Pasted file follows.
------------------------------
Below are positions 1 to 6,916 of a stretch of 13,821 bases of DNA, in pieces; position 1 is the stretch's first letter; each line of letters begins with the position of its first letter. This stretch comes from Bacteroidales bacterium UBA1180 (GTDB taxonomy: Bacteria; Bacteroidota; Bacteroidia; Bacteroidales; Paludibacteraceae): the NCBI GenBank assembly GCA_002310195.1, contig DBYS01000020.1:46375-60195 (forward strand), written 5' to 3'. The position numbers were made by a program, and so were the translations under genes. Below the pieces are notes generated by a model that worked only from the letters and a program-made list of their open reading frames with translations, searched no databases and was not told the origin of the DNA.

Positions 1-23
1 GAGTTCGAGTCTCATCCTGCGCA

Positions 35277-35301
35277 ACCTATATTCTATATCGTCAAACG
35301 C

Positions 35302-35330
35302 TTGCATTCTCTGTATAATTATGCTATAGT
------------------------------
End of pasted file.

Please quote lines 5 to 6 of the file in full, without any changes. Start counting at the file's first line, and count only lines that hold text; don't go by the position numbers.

35277 ACCTATATTCTATATCGTCAAACG
35301 C